And in Paris in November 2015 simultaneous attacks by gunmen and suicide bombers at multiple venues; a concert hall, a major stadium, a restaurant and in bars and cafés – the shootings and bombings left 130 people dead and with more than 100 in a critical condition and hundreds wounded.
The attacks were described by then President Francois Hollande as an “act of war” organised by the Islamic State (IS) militant group.
It was 9/11 way back in 2001 when 2,977 people were killed in NYC. But today, even after millions of man hours and huge amounts of money having been spent fighting terrorism, the threats remain and attacks increase.
So yes enough is enough. Are we too soft on extremism within our borders? I would say categorically ‘YES’. It’s time to change and it’s time to stamp out extremism in our communities. Tolerance has to be paired with common sense. If we allow isolation within our communities then the end results could lead to breeding dangerous ideological fanaticism. Without any checks and balances, this can lead to terrorism, as we have seen.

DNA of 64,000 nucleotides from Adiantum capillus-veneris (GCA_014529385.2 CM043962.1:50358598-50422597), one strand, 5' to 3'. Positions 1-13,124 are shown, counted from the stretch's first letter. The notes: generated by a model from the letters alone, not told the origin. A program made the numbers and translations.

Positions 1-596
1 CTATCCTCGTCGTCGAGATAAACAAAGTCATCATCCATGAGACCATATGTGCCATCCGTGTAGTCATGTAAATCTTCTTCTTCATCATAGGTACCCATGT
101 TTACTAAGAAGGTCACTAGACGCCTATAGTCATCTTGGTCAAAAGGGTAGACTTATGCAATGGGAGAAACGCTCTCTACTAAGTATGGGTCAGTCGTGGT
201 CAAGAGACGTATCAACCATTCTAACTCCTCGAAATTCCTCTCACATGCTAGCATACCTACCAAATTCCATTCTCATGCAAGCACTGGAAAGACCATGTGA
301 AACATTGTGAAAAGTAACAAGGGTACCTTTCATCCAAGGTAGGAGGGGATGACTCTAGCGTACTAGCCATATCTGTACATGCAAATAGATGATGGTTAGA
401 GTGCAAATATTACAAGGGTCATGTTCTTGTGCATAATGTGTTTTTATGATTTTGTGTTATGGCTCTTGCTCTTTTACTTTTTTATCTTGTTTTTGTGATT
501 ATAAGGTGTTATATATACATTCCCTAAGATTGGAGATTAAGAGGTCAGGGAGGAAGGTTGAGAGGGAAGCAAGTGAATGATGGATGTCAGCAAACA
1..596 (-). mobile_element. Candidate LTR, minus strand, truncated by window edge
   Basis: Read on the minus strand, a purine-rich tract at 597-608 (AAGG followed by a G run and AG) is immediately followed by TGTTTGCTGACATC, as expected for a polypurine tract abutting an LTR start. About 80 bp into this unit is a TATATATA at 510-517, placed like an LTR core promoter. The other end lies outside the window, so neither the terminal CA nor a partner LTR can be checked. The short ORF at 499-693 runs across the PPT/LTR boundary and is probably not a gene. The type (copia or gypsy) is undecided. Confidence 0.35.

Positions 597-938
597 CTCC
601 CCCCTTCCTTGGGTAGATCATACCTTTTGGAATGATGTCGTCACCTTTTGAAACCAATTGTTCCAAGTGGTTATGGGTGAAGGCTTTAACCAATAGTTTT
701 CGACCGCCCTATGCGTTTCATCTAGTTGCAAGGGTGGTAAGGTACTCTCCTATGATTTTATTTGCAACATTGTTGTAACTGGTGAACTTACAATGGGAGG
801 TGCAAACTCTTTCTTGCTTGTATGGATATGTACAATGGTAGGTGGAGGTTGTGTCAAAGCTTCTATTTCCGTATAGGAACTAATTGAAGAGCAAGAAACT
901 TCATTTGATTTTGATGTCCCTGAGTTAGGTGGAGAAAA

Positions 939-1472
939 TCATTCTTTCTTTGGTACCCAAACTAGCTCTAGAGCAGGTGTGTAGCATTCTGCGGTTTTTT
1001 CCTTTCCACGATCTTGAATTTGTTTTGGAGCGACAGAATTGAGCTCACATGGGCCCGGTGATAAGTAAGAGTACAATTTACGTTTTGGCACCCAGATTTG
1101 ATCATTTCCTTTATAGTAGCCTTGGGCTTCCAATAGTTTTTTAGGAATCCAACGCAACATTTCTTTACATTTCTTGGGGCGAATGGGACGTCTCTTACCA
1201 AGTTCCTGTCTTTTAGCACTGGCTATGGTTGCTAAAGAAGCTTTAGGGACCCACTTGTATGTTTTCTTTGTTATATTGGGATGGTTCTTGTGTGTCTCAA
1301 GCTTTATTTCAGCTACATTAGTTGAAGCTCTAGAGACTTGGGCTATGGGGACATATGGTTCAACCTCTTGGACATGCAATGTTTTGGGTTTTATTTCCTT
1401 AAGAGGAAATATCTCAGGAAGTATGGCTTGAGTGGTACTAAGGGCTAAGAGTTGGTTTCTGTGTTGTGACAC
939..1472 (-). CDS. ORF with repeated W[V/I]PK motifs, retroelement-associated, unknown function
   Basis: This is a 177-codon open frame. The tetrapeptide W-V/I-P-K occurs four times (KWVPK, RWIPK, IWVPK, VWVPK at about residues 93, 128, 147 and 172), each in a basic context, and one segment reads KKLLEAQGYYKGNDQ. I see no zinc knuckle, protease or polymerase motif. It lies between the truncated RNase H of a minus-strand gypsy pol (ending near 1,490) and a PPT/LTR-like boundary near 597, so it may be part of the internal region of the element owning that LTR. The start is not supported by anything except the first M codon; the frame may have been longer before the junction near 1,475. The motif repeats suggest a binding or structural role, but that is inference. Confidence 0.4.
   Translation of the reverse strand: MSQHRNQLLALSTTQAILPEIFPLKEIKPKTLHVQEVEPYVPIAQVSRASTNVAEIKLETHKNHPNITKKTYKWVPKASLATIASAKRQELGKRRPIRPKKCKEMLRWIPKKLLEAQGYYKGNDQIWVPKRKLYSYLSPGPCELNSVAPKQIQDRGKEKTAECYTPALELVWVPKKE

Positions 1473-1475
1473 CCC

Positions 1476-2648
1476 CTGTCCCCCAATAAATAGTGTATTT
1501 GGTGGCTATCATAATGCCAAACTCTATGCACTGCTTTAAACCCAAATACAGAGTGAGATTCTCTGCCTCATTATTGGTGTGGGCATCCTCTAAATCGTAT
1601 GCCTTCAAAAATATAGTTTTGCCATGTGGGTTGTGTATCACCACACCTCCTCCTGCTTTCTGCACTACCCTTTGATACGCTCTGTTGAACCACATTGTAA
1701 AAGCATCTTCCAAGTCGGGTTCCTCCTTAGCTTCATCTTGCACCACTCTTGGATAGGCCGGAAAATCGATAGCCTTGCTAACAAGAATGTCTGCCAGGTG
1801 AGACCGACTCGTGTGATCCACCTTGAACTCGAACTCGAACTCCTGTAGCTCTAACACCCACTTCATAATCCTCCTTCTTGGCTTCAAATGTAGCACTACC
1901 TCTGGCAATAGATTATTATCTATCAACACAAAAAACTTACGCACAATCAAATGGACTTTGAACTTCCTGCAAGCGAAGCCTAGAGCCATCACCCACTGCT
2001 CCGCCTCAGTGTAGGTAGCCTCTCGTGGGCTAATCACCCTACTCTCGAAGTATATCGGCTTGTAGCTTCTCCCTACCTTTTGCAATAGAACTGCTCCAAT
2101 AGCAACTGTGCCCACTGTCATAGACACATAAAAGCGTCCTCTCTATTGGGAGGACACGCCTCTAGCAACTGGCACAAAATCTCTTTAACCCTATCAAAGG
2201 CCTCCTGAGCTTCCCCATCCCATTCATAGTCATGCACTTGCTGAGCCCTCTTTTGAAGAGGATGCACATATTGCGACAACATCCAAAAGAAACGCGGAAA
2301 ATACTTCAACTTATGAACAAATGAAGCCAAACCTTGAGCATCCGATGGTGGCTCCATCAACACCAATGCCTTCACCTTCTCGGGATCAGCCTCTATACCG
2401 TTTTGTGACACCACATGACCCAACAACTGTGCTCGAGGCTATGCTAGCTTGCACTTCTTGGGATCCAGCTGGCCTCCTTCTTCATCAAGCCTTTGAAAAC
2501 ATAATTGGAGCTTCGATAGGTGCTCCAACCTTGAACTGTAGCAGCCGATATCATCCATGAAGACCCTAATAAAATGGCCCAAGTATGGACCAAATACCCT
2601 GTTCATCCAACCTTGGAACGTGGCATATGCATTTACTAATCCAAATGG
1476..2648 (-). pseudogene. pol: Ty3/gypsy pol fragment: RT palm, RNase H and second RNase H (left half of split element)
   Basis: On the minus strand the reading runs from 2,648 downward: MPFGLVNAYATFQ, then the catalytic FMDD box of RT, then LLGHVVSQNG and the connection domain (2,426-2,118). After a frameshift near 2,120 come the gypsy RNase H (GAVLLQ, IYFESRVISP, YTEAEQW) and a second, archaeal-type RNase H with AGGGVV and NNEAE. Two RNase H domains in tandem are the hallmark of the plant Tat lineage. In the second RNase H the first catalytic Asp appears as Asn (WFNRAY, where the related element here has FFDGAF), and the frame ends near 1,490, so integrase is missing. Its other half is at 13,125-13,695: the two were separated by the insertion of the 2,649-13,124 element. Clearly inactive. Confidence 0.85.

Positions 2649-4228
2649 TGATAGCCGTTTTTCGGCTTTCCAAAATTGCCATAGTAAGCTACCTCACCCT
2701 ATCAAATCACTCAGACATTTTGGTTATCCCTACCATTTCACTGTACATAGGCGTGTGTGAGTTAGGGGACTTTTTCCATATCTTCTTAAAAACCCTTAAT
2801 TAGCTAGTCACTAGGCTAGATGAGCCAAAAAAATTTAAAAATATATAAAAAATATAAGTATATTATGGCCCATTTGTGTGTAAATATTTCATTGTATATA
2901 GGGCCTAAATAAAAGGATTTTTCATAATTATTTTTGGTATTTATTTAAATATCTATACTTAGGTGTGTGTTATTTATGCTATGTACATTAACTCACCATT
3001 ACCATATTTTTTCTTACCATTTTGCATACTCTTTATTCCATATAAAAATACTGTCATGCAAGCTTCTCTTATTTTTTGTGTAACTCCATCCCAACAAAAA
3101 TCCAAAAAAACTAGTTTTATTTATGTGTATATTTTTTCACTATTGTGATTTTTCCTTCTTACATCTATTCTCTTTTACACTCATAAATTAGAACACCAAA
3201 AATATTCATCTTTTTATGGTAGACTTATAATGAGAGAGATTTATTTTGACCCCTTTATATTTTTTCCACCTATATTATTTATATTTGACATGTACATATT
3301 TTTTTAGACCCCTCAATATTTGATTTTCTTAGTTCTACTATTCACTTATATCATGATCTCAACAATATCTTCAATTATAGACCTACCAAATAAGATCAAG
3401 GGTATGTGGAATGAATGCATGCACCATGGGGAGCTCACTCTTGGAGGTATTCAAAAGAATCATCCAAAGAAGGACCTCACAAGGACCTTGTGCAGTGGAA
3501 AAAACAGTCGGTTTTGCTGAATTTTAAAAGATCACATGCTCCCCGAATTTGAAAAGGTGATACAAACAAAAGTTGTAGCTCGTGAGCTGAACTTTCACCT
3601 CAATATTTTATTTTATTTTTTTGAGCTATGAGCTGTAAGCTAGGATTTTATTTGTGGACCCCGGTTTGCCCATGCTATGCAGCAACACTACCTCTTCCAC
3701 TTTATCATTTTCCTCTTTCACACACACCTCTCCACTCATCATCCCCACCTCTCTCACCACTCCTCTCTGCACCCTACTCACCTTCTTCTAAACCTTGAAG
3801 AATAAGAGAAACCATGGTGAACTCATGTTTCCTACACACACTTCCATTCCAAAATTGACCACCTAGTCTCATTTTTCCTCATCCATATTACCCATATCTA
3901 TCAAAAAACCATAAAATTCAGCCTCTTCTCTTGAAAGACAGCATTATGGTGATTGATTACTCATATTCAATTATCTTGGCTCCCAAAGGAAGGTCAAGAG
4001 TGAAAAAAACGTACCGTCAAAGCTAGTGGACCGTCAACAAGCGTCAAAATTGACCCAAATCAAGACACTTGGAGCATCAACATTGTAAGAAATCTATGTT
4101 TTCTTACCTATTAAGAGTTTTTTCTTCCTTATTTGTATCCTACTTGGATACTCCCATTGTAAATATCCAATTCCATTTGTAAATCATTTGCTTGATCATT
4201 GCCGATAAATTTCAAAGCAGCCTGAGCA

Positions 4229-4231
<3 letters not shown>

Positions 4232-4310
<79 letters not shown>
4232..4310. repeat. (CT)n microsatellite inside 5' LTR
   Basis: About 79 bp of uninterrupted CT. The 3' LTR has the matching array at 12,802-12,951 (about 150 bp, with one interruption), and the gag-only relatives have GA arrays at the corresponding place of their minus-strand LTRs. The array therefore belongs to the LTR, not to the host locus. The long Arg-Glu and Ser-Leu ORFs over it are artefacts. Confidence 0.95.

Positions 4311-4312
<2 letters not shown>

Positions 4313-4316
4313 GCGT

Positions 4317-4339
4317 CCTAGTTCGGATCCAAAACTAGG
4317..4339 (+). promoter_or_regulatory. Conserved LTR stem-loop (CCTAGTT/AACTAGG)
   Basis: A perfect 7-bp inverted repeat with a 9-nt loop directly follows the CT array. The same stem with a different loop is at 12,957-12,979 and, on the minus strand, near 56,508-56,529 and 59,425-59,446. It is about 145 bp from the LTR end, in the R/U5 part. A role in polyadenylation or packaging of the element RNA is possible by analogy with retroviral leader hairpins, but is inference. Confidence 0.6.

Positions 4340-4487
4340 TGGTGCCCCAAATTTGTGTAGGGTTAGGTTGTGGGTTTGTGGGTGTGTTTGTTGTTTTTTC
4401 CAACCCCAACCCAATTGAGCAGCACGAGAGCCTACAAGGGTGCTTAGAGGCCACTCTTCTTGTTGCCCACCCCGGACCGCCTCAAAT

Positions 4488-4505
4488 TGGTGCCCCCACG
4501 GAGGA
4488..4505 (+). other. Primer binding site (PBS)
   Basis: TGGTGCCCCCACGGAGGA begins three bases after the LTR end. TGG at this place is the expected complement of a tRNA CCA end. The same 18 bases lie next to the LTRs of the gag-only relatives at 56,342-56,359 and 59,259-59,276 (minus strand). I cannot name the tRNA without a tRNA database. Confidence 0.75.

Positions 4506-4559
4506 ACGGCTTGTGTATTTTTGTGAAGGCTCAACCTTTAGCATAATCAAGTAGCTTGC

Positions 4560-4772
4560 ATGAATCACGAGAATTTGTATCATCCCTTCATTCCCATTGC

Travel & Tourism has been affected. In each city where these attacks have taken place, tourism declines. Thankfully for a limited time only. Our indignation rises, as does our nationalism but what happens then? Tourism leaders must continue to work with all sectors to bring about change. And World leaders agree that change has to happen.
In the fight to transform our world, to make it a more peaceful and safer place to live, there are no better ambassadors for this change than our very own Travel & Tourism industry. And what about SKÅL? Tourism and peace have been at the very core of our association since Florimond Volckaert was Skål International’s first President.
In Bangkok ‘Transforming our World’ was the theme of WTTC’s Global Summit last month. The Summit set out to find out what it will take for Travel & Tourism to actively engage in and maximize its contribution to this theme.